« 前へ次へ »
humbly thank you, very redoubted lord, for your grace and kindness in thus sending to me; and I can assure you, that I have no greater pleasure than in hearing often from you, and of your noble state; that I was, and am always ready to serve and obey you in body and fortune, to the utmost extent of my own and my subjects' abilities. But as the matters which they have mentioned to me in your name are of very high consideration and importance, concerning yourself and your noble state, and as I shall ever be most anxious to show my ready obedience to your will, I am unable at the moment to make them any reply, excepting that I would send you an answer as speedily as I could. This I have hitherto deferred, for I know you have near your person, and in your council, several of my bitter enemies, whom you ought to regard as yours also, and to whom I am unwilling that my answer, or my future intentions, should be made known : neither is it right they should be made acquainted with what concerns me, or have the opportunity of giving their opinions in council, or elsewhere, relative thereto. “I therefore assure you, most redoubted lord, in the fullest manner, that I am your | humble son and nephew, ready at all times to obey you as my sovereign lord, and most heartily anxious to honour and exalt to the utmost of my power your crown and dignity, as well as that of the queen, the duke of Aquitaine, and all your other children and kingdom, and to advise you most loyally and faithfully, without ever concealing anything from you that may tend to the glory of your crown, or to the welfare of your realm. I have some time hesitated to denounce to you such of my enemies, and yours also, as are in your council and service, namely, the bishop of Tournay, the vidame d’Amiens, John de Neelles”, the “ lord de Heilly, Charles de Savoisy, Anthony des Essars, John de Courcelles, Peter de Fontenay and Maurice de Railly, who, by force or underhand means, are capable of doing me great mischief, insomuch that they have dismissed certain very able men from their offices, who were your trusty servants, and have done them very great and irreparable damages: they are guilty also of insinuating very many falsehoods, to keep myself and others, your relations and faithful servants, at a distance from you, by which, and other means equally dishonourable and iniquitous, long followed by them and their adherents, have they troubled the peace of the kingdom: nor is it very probable that so long as such persons shall remain in power, and in your service, any firm or lasting peace can be established; for they will always prevent you from doing justice to myself or to others, which ought indifferently to be done to all,—to the poor as well as to the rich. This conduct they pursue, because they know themselves guilty of many crimes, and especially John de Neelles and the lord 2 de Heilly, who were accomplices in the murder of my late honoured father, and your only ~. brother, under the protection of the duke of Burgundy, the principal in this crime. They are his sworn servants and pensioners, or allies to the said duke, whence they may be reputed actors and accomplices in this base and cowardly assassination. These accomplices, most redoubted lord, appear daily in your presence, and you ought to consider their crimes in the same light as if done personally against you, for indeed your authority was set at nought. “That I may now say all that I know, I am satisfied, that had not the course of your justice been checked by the aforesaid persons and their accomplices, ample justice would have been done for the death of my lord and father, and your brother, with the aid of your officers and loyal subjects, as I know for certain that they were well inclined to it. For this I am very thankful; and I most earnestly pray you, for your own honour, for that of the queen and of the duke of Aquitaine, as well as for the honour of your kingdom, that you would do good and fair justice, by causing these guilty persons to be arrested and punished, since they are equally your enemies as mine,—and that you would not longer admit to your presence and councils the partisans of the duke of Burgundy, but select in their places good, loyal, and able men, such as may be found in abundance in your kingdom. “When these things shall be done, I will then, under God's pleasure, send you such answer, that you may clearly know my inmost thoughts, and which shall prove satisfactory to God, to yourself, and to the world. For the love of God. I pray you, my most redoubted * Q. De Nesle? killed at Azincourt. His two sons, John III. and Guy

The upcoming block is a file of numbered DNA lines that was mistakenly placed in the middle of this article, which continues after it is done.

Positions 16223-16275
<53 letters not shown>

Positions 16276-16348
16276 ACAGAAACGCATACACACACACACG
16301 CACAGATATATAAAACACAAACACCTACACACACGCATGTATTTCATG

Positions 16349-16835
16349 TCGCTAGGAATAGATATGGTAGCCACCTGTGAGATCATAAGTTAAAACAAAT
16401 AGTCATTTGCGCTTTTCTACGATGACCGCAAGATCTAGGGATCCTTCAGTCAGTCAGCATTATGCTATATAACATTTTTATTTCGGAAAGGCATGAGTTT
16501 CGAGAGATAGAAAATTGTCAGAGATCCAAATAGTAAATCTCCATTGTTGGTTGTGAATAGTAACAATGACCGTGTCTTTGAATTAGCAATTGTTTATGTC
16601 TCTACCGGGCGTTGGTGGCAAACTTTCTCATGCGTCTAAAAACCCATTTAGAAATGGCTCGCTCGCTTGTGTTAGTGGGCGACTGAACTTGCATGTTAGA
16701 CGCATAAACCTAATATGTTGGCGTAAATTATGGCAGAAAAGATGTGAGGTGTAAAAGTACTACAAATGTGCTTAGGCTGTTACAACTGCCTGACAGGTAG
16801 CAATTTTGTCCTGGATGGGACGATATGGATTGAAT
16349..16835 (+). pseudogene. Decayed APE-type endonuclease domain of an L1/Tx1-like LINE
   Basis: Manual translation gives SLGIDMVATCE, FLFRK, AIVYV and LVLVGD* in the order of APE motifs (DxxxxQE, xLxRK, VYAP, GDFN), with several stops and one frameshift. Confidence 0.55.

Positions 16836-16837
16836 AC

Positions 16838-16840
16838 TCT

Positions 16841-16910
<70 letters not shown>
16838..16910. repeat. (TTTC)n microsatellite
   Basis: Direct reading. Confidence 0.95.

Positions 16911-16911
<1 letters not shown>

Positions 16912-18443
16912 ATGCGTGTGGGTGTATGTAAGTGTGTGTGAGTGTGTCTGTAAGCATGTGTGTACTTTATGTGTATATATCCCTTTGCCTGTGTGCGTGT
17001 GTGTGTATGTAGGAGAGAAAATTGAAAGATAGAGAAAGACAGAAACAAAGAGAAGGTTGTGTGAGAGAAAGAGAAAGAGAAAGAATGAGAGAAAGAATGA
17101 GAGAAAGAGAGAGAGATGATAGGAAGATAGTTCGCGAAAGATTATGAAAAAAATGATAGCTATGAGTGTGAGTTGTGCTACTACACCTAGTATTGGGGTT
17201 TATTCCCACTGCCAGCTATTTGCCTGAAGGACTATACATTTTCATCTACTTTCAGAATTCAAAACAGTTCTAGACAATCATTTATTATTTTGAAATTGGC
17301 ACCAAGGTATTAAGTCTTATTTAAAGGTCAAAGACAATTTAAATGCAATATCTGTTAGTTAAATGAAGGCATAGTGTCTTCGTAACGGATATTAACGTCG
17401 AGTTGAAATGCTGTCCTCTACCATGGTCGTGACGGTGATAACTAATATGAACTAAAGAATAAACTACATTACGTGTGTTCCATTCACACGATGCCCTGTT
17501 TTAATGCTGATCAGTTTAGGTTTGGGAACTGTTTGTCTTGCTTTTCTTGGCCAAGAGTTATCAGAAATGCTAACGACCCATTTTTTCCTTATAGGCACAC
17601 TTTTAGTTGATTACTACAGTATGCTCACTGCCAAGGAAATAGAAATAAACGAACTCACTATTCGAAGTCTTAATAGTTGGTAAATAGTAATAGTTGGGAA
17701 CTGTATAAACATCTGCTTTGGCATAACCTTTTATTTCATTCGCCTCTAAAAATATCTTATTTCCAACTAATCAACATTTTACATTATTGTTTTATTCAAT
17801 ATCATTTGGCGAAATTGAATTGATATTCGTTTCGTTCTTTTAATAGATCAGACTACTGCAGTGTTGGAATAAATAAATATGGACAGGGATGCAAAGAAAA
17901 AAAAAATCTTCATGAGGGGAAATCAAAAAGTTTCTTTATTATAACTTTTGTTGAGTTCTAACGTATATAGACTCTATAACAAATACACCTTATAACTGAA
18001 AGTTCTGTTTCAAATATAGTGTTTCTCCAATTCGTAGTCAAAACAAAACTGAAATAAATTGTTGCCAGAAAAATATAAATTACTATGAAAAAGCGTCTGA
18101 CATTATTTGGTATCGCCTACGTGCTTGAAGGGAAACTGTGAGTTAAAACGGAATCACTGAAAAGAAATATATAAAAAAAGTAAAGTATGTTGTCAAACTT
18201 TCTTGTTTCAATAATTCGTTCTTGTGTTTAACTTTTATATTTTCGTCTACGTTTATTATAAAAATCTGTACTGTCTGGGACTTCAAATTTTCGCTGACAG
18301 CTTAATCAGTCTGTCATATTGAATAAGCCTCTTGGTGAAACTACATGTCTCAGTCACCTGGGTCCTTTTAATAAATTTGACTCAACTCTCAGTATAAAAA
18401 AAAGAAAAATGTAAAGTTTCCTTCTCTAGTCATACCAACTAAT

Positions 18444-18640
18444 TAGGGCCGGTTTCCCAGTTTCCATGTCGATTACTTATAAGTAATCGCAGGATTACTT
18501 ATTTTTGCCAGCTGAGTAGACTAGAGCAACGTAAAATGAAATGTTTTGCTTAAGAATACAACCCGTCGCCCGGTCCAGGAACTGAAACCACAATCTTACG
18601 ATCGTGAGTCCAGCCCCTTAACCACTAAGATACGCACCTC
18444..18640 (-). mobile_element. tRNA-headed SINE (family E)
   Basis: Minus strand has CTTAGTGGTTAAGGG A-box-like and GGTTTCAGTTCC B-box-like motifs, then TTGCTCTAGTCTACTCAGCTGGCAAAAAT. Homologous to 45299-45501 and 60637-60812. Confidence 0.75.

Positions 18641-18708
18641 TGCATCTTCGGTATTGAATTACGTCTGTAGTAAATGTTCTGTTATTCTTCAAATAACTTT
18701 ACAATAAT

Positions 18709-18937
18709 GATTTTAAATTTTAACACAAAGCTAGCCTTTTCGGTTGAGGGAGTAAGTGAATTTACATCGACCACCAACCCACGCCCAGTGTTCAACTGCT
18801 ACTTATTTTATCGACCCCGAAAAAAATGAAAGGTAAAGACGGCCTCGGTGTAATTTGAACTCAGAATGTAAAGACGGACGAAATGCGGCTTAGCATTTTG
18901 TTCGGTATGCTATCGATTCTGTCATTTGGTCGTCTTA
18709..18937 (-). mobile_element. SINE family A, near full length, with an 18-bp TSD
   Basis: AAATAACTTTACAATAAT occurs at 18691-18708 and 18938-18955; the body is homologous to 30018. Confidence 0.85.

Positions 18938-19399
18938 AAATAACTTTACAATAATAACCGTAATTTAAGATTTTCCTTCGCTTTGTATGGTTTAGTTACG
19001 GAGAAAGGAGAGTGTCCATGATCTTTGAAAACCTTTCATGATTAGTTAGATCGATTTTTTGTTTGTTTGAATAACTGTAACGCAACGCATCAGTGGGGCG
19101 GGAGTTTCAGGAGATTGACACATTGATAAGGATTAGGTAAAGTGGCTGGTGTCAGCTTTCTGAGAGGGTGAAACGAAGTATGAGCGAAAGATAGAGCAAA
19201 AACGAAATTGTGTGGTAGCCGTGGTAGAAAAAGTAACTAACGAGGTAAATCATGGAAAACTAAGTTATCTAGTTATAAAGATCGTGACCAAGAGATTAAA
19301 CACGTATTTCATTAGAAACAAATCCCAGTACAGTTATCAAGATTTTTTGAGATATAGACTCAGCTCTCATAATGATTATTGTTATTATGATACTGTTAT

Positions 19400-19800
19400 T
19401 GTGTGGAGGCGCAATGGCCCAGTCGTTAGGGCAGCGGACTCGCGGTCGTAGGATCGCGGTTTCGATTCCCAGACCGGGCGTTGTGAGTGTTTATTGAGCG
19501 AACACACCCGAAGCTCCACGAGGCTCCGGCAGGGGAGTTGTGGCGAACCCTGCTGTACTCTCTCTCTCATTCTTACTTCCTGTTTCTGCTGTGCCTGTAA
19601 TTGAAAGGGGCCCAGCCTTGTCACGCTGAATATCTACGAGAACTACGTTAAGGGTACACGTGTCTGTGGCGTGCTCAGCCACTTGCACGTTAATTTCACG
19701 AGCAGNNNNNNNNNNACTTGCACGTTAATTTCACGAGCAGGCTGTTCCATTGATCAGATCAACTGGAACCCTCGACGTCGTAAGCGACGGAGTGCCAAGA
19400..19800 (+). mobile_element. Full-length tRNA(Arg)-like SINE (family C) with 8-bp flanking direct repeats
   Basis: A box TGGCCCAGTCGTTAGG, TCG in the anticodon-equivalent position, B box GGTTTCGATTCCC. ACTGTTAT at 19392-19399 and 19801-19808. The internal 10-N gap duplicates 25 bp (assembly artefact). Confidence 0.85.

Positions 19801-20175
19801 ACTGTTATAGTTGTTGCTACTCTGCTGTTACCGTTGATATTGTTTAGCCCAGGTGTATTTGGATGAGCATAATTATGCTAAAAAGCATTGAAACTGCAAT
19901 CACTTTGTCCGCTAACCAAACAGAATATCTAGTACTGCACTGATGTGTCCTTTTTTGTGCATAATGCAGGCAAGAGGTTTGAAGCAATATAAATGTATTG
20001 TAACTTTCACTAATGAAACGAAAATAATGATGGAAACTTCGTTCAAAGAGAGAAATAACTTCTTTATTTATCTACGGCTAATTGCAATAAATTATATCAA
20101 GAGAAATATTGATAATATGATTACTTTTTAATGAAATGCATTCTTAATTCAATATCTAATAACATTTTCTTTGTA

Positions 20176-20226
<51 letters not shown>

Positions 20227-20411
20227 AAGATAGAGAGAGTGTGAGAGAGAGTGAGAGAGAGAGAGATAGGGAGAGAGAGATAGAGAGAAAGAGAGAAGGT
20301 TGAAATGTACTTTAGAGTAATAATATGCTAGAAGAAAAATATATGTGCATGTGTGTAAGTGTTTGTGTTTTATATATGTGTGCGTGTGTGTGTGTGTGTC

Guy III. de Nesle, lord of Offemont and Mello, was IV., followed him in succession. He had a third son, who grand master of the household to queen Isabella, and was died with him at Azincourt.
lord, do not neglect doing this; otherwise I see plainly, that whatever supplications or requests I make to you will never be attended to, although they be conformable to reason and justice, and that you will be prevented from acting in the manner you have proposed, through your ambassadors to me, nor shall I be able to do what they have required from me on your part. Therefore, my most redoubted lord, I beg you will not disappoint me; for what I have required is but just and reasonable, as will be apparent to any one. My very dear lord, may it please you to order me according to your good pleasure, and, with the will of God, I will obey you faithfully in all things.” When the duke of Orleans had sent this letter to the king, he wrote others of the like | tenor to the chancellor of France, and to such of the ministers as he knew were favourable to him, to entreat that they would earnestly exert themselves in pressing the king, queen, and duke of Aquitaine, to dismiss those of the council who governed under the name of the duke of Burgundy, and whose names have been already noticed,—and that he might obtain justice on the murderers of his late father. Notwithstanding the many attempts he made by repeated letters to the king and to others, he could not at that time, through the interposition before mentioned, obtain any answer which was satisfactory.